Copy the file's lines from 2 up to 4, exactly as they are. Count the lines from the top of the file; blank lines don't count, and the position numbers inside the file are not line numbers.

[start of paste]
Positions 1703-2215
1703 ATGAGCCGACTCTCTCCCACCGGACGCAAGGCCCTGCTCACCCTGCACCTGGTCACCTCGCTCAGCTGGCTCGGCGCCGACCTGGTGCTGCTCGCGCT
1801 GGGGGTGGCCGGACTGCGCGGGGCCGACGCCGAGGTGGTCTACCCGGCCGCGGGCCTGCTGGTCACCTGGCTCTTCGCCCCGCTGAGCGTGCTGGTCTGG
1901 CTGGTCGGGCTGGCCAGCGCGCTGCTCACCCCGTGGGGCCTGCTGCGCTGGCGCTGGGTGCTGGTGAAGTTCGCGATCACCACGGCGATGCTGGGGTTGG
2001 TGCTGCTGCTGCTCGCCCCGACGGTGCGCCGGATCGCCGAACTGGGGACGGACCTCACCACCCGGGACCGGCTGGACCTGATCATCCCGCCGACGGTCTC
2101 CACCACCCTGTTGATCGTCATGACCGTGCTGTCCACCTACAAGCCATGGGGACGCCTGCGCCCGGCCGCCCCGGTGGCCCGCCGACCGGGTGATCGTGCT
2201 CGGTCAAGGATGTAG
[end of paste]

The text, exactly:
1703 ATGAGCCGACTCTCTCCCACCGGACGCAAGGCCCTGCTCACCCTGCACCTGGTCACCTCGCTCAGCTGGCTCGGCGCCGACCTGGTGCTGCTCGCGCT
1801 GGGGGTGGCCGGACTGCGCGGGGCCGACGCCGAGGTGGTCTACCCGGCCGCGGGCCTGCTGGTCACCTGGCTCTTCGCCCCGCTGAGCGTGCTGGTCTGG
1901 CTGGTCGGGCTGGCCAGCGCGCTGCTCACCCCGTGGGGCCTGCTGCGCTGGCGCTGGGTGCTGGTGAAGTTCGCGATCACCACGGCGATGCTGGGGTTGG